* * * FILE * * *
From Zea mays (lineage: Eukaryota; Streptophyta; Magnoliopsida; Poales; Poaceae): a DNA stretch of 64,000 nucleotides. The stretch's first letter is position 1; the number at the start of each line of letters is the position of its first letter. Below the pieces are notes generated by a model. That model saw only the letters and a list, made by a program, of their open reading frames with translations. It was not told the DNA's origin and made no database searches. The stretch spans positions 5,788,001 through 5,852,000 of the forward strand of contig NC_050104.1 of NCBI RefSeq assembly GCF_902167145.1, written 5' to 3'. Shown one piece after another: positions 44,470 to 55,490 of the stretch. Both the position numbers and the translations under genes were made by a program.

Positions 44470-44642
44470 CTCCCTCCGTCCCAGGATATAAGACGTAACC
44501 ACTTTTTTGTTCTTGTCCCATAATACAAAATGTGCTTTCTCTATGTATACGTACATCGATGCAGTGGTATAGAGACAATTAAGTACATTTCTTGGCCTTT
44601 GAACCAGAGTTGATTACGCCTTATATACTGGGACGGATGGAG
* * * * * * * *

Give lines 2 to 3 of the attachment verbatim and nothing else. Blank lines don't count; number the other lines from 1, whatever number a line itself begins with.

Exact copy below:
Positions 44470-44642
44470 CTCCCTCCGTCCCAGGATATAAGACGTAACC